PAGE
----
Friday, January 26, 2007

GZA and Muggs and the State of Rap Music

Attempted my first visit to the Key Club on Sunset Boulevard in Hollywood, an allegedly decent concert venue according to The Detonator.
The Detonater returned into town for the show, hampered bad coming off a sinful four-day bender in Las Vegas. I did not envy his healthy exterior. According to post-show research, the first half-stepping buffoons were called Novacal, not to be confused with the drug company. At least the drug company has a mission, which is “Our mission is to develop novel, safe and effective non-antibiotic, anti-microbial compounds to reduce the threat of hospital infections. We aim to provide better treatments for conditions where traditional anti-infectives are too toxic, current antibiotic therapies are not effective, and antibiotics should not be used in order to reduce the growing danger of resistance.”
Glad I didn’t get infected by this collective’s brutal incompetence. Wish I’d brought tomatoes, this rap group was terrible, so bad they ended up having mikes cut off midway through their fourth song, which I think the general crowd was thankful for. Then, obviously bitter, they tried to leave the stage, which is where the bouncers stepped in to instruct them that they were leaving the wrong way.
A member of Camp Bully, who alerted me to the show down in Venice, gets points for having one girl that knew how to shake her bottom. One of the songs was memorable because of high annoyance factor ("Buy My CD") but the rest were overshadowed by confusion as to who was who and what they were doing. Their female vocalist, who flexed her range early when the crew took the stage, disappeared as their set continued and appeared to struggle finding the right times to chime in. The ensemble made me wonder how many microphones the Key Club had handy.
Note to rappers: Taking off your shirt doesn't make your rhymes harder. Also, it feels so lazily manufactured when there’s a rapper or rappers on stage without the music provider in sight. In most cases, it means they’re whack, which was proven faster than expected during the first trifling three hours of the show. Then we were temporarily saved by Gone Mad.
Gone Mad brought live instrumentation to their performance, which was greatly appreciated due to previous acts lack of a proper DJ. Their energy could certainly be commended, as they outshined the posers stepping up earlier.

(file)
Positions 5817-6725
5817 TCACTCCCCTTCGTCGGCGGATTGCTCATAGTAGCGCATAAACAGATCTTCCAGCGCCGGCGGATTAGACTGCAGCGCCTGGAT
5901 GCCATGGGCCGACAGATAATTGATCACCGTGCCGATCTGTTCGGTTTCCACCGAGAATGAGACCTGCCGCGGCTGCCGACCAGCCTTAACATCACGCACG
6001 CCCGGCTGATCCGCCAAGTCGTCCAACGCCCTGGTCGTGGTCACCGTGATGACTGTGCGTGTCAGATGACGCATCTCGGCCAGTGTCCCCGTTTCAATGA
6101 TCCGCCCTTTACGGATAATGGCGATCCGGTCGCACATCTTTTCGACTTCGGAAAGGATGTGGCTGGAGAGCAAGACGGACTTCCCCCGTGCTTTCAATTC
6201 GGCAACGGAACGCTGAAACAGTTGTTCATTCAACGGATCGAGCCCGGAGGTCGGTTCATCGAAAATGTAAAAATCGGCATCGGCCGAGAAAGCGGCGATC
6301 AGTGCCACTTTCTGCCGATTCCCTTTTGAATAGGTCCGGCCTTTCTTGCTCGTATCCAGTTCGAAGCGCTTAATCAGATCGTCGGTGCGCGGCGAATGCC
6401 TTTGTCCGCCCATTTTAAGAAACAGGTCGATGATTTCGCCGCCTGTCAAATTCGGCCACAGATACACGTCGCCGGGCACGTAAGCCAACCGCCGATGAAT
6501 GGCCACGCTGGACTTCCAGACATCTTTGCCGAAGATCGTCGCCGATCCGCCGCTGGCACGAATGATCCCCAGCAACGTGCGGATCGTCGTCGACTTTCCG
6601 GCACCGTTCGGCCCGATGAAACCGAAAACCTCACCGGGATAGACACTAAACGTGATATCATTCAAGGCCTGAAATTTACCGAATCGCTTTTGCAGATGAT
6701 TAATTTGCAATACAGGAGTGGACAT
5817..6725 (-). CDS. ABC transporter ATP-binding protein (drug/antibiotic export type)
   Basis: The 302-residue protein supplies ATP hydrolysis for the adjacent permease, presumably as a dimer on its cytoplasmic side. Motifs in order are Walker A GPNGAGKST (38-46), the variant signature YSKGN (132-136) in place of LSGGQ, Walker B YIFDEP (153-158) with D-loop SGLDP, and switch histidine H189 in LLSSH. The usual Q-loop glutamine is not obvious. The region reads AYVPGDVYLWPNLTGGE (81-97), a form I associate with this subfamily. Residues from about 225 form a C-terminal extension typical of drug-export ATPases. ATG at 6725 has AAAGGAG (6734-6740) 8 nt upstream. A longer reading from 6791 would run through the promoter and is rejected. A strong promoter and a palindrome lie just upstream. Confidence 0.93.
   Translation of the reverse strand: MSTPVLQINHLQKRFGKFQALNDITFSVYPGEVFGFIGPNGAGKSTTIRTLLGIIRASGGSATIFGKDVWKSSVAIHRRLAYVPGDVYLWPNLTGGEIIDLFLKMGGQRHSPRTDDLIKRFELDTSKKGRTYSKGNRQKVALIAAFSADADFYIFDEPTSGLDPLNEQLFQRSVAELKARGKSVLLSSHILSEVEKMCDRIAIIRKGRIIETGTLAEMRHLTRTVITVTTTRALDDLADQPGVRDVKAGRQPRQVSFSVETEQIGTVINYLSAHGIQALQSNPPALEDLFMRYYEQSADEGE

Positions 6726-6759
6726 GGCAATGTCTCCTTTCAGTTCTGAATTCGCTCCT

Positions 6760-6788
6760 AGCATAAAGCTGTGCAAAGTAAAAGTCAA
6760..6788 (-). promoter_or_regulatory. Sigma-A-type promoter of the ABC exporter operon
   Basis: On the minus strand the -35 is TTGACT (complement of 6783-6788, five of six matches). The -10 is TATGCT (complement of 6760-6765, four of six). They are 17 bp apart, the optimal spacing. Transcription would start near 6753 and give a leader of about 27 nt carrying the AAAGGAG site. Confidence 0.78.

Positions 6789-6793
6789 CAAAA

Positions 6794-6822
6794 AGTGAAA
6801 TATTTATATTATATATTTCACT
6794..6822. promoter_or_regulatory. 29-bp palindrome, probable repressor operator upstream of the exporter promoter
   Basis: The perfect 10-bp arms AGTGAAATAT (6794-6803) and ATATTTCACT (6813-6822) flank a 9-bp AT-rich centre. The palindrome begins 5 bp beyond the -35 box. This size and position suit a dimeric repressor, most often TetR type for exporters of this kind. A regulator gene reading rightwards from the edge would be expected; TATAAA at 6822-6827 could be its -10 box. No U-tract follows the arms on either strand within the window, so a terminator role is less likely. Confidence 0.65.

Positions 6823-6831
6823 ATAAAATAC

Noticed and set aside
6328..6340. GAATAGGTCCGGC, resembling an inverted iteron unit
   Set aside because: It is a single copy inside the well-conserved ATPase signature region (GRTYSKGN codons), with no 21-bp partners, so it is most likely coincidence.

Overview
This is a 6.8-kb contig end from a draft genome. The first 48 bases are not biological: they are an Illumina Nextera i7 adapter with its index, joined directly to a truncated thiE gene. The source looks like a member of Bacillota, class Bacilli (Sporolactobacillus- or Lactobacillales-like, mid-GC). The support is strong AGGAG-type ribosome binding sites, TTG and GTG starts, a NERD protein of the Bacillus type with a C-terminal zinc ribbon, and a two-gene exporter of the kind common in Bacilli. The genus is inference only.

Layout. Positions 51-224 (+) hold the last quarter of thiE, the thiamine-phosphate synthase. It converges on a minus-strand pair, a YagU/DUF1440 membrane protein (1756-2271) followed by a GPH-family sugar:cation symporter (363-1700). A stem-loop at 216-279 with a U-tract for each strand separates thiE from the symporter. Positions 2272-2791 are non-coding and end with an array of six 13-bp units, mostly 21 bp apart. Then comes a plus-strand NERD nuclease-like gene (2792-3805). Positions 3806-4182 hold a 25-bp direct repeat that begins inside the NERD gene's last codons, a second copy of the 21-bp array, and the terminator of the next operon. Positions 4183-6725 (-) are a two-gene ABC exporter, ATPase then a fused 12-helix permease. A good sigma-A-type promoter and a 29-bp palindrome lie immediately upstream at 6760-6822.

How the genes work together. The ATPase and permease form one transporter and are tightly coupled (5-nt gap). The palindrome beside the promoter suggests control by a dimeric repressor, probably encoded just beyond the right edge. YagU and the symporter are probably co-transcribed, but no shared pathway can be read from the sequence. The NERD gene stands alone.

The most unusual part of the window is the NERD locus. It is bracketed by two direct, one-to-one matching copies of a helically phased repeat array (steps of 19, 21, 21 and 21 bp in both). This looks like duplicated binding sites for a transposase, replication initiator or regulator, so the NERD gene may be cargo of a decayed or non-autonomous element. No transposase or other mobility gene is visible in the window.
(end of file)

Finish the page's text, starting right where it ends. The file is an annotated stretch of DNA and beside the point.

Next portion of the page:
Self Scientific came next and would not stop plugging his new album, seriously to the point of aggravation. Because of that, I’m not buying his album, and Hell, his beats weren’t very tight either.
When he’d egg the crowd on to yell out the proverbial hip-hop cliché “hell yeah,” the crowd would yell back “GZA!”

Everyone was pleased when he darted off the stage and Muggs appeared at the helm, starting off the anticipated set with some quality mixing of old Cypress Hill tunes, which forced contemplation of tossing the bothersome girl next to me down the stairwell in front us.
Then out came The Genius to chants of "Wu-Tang, Wu-Tang!"
The Genius showed the overly supportive Key Club crowd why he’s one of the best writers in the rap game. One song, a new one I’d never heard before, rhymed just about every animal I could possibly think of in a cohesive flow. A good line had something to do with the Wu turning over a leaf, while in another he managed to rhyme aardvark with something witty.
I wasn't completely recovered from past Bashing, so I was good for two beers. The Detonator threatened me later, that he'd gotten his 8th wind, but I ignored him and bobbed my head to the beat.
All in all, good venue, and the GZA really is one of the finest rappers working today. Overall, rap music sucks, with talentless MCs dominating the airwaves sporting unintelligent lyrics and messages destructive to the black community at large.

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